J.R.R. Tolkien always conceived that The Lord of the Rings would be one story, but, by the time he had written much of the work and prepared it for publishing, the author knew that his story existed in a much wider world. More so than any of the books as yet released, The Return of the King was the realization of that new world and a fitting finale to his exciting adventure.
The book picks up with our various heroes still divided. Aragorn and company are fresh from victory in Rohan having defeated the traitorous Saruman and his army of Uruk-hai before Gandalf was forced to flee with Pippin to assist Gondor in their coming war. Meanwhile, Sam is in Mordor and must find a way to save his master and continue the journey to destroy the Ring once and for all.
Tolkien divided his adventure into two 'books': "The War of the Ring" and "The End of the Third Age". The first book mainly concerns the continued adventures of the Fellowship as they race to Gondor to protect the city of Minas Tirith and confront Sauron's armies in an attempt to distract him. The second book covers the remnant of Frodo and Sam's trip to Mordor before reuniting with the survivors of the war and wrapping up the various loose ends.
The rest of the book is dedicated to what Tolkien calls the Indexes which are composed of various relevant information and history about Middle Earth and the backstory. Included in these indexes is background on the various kings of Gondor, hobbits, the histories of the elves and dwarves, and more. Though alluded to through the books, this was the first time Tolkien actually compiled all of the info together, and Tolkien remains one of the earliest authors to purposely world-build a fictional series. Writers and historians readily recognize the world-building efforts in many early narrative stories, even by the editors of various religious texts, but Tolkien was among the first to actively pursue such a goal. Tolkien, of course, was inspired by the Irish author and poet Lord Edward Dunsany.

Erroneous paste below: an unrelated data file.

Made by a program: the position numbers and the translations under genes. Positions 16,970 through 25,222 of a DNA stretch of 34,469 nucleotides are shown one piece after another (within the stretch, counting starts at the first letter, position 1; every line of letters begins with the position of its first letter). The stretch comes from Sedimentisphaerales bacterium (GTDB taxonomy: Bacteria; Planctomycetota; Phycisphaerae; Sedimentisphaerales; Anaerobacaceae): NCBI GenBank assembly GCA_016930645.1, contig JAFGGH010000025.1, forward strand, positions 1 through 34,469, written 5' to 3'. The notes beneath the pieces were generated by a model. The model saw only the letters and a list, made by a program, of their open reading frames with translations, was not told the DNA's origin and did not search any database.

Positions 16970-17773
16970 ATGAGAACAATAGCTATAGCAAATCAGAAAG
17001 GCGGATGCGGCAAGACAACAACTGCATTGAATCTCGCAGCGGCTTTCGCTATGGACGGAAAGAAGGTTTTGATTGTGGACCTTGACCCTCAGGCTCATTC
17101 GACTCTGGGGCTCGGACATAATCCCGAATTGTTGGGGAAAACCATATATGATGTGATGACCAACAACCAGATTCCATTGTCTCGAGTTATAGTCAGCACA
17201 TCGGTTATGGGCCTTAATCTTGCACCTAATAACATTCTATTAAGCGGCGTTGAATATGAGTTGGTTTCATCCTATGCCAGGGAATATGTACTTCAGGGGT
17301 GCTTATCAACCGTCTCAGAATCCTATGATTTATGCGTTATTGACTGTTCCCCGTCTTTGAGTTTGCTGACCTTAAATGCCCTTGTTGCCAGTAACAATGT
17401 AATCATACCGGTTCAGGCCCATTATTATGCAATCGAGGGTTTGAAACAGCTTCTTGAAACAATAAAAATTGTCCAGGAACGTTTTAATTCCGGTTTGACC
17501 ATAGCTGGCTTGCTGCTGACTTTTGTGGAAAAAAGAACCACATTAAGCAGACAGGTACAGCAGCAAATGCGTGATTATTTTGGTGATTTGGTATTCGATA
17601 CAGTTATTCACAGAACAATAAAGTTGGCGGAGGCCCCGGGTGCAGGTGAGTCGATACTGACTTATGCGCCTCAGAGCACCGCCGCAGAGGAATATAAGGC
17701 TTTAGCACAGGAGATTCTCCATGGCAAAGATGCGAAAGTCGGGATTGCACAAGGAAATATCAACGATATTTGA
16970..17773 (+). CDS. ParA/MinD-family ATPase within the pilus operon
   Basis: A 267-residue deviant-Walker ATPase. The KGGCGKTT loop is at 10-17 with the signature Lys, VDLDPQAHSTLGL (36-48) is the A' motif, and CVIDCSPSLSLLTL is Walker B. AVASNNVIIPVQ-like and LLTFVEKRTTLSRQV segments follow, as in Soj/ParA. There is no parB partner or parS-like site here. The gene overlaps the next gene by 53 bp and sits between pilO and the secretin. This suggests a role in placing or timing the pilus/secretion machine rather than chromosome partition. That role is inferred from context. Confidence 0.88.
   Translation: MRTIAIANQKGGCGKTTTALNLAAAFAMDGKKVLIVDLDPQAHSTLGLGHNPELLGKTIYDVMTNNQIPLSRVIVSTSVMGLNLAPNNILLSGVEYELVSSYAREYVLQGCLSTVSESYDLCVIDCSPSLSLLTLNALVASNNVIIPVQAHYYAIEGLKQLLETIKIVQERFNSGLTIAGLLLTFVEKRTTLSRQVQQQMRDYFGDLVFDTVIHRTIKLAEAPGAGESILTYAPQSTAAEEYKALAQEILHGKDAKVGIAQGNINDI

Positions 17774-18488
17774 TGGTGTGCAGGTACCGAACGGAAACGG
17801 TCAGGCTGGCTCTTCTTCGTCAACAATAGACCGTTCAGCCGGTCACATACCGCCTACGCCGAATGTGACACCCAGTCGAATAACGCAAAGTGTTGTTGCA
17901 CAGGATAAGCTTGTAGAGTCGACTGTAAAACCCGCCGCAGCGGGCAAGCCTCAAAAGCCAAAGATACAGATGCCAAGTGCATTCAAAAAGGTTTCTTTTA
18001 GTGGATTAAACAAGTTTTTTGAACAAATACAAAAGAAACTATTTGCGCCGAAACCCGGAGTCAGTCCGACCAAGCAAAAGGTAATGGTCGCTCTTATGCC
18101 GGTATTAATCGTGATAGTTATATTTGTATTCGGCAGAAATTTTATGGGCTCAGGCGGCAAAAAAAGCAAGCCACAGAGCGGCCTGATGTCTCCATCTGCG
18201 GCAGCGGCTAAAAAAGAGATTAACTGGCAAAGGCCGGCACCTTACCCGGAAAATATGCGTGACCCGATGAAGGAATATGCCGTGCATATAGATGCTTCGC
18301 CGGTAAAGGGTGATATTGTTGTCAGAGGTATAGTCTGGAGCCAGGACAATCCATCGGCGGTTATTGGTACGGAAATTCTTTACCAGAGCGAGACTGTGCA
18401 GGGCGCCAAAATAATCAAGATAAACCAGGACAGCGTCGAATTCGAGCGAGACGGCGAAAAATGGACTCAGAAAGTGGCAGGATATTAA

The Return of the King was released in 1955 to tremendous praise and capped off Tolkien's The Lord of The Rings. The three books are widely heralded among the pre-eminent book series of the 20th century, and Tolkien as the 'father of modern fantasy'.
The first attempt at a film covering the events of The Return of the King released 25 years later in 1980. As illustrated in earlier blogs, opens a new window, Ralph Bakshi produced a film of The Lord of the Rings, but it only covered the events of the first two books. Originally, Ralph Bakshi and United Artists intended to film three movies which later got cut down to two. Meanwhile, Rankin/Bass, who originally produced The Hobbit in 1977, planned on a sequel. Titled Frodo, The Hobbit II in pre-production, Rankin/Bass eventually settled on using the name of the final book and choosing to summarize the events of the previous film and books. Dubiously, Rankin/Bass lacked the license for The Return of The King's book, and Ralph Bakshi attempted to have the Rankin/Bass film canceled. In the end, the Tolkien estate and Rankin/Bass settled, and The Return of the King was released in 1980. The films of both companies eventually were acquired by Warner Bros. who owns the rights to this day. Curiously, The Return of the King is not available via streaming on any service.
Peter Jackson's live-action Lord of the Rings series was broadly filmed back-to-back over a course of two years from 1999 to late 2000 with most of the filming for Return of the King being in 2000. Once filmed, Jackson and New Line Cinema entered post-production, completed pick-up shots, and released the films in order. Naturally, much of the additional work for the final movie was put off until 2003 which was shortly before the release of the movie. Production was so tight, in fact, that Jackson himself never saw the final cut of the film until the premiere.
Though all three films enjoyed nominations and victories for numerous accolades, The Return of the King swept the Academy Awards; the film was nominated and won in eleven categories:
- Best Sound Mixing
- Best Make-up and Hairstyling
- Best Film Editing
- Best Costume Design
- Best Art Direction
- Best Original Score
- Best Visual Effects
- Best Adapted Screenplay
- Best Director
- Best Original Song
- Best Picture
According to IMDB.com, The Return of the King won 209 awards across 96 events over the last twenty years.
Stay tuned next year when we cover The Silmarillion.